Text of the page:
What muscles do underhand rows work?

What muscles do reverse grip rows work?

A reverse-grip row hits your lats toward the center of your body and the lower section of your traps while also recruiting your rhomboids and biceps.

Which grip is best for back?

Pull downs, pull ups and back rows with an overhand grip will work the lats, or latissimus dorsi, while a narrow underhand grip will further involve the biceps. A dumbbell row with a neutral grip focuses on the rhomboids and trapezius muscles of your upper back.

Which row is best for back?

Bent-Over Barbell Row

The bent-over barbell row is the best back movement in terms of sheer weight a person can lift. It equally works the larger muscle groups of the lower and upper back, making this exercise a great overall back builder.

Is underhand or overhand better for rows?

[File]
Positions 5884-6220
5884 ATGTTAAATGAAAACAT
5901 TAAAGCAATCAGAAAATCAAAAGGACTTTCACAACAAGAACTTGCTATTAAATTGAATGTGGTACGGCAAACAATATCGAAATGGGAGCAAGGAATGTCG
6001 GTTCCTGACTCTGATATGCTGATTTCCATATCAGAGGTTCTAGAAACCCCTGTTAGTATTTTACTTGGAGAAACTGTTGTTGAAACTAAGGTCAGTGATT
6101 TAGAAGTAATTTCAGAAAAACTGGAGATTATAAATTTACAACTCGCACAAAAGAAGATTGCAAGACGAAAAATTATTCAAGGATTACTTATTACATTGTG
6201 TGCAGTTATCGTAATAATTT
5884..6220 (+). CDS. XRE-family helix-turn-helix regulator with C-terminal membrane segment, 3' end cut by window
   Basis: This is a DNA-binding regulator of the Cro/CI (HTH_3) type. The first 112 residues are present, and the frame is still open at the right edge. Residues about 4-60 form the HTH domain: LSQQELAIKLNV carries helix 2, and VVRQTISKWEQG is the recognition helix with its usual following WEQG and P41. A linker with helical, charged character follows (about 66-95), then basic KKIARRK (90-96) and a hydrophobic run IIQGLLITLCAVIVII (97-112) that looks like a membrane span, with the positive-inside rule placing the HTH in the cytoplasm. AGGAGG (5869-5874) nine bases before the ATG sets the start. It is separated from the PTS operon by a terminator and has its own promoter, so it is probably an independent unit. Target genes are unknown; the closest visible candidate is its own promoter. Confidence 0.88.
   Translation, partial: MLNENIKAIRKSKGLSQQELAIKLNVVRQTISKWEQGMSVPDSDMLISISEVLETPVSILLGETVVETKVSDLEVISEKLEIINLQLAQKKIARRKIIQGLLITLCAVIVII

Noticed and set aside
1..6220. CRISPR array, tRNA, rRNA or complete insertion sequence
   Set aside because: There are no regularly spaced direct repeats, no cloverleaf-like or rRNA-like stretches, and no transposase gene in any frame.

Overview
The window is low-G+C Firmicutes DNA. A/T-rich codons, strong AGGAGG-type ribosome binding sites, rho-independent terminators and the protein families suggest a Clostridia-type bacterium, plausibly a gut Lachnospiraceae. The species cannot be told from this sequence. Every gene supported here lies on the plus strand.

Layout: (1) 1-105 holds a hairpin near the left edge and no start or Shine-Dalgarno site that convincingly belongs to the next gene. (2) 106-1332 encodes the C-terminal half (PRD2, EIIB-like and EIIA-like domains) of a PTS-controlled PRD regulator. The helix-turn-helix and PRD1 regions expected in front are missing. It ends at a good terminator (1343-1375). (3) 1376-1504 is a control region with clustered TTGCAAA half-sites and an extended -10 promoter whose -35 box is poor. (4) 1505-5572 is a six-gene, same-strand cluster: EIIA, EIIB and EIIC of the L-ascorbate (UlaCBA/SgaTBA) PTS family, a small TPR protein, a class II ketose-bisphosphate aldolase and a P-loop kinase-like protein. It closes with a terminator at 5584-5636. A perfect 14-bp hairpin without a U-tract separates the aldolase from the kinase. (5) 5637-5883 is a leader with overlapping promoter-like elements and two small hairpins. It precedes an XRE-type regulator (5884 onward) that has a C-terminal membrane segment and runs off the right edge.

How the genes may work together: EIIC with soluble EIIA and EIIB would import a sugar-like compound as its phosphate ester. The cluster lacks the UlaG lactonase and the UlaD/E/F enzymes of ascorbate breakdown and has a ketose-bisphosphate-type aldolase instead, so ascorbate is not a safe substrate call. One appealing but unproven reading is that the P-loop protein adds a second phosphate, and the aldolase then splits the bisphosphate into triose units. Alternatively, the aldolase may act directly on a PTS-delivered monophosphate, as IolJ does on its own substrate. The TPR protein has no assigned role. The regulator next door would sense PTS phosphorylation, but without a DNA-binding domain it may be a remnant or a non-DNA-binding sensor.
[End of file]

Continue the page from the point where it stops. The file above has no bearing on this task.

Overhand barbell rows tend to naturally bow a persons elbows out and make for more muscle activation in the upper back, rhomboids, and traps. Underhand rows work more of the lats. … If you lack wrist flexibility it will lead to the elbows flaring, which can then lead to a greater risk of injury in the elbow and shoulder.

Does grip matter for Bent over row?

Your grip should just be slightly wider than shoulder-width apart. The bent-over position can potentially cause a little discomfort or even risk of injury, so it’s important to use proper form. The form is also extremely important with bent-over dumbbell rows, so it’s vital you choose the right amount of weight.

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What type of row is best?

Key Takeaways. The bent-over row is one of the single best exercises for building a wide, thick, defined back and strong, defined arms. The conventional bent-over barbell row is the most popular kind of bent-over row, but the dumbbell bent-over row, Yates row, and standing T-bar bent-over are worthy alternatives.

Are barbell rows worth it?

The barbell row is a fundamental exercise that will pack serious meat onto your back — and it does more than that, too. It also helps bulletproof your shoulders, building the back muscle needed to prevent your shoulders from rolling forward when you stand up, a common issue for lifters who bench press often.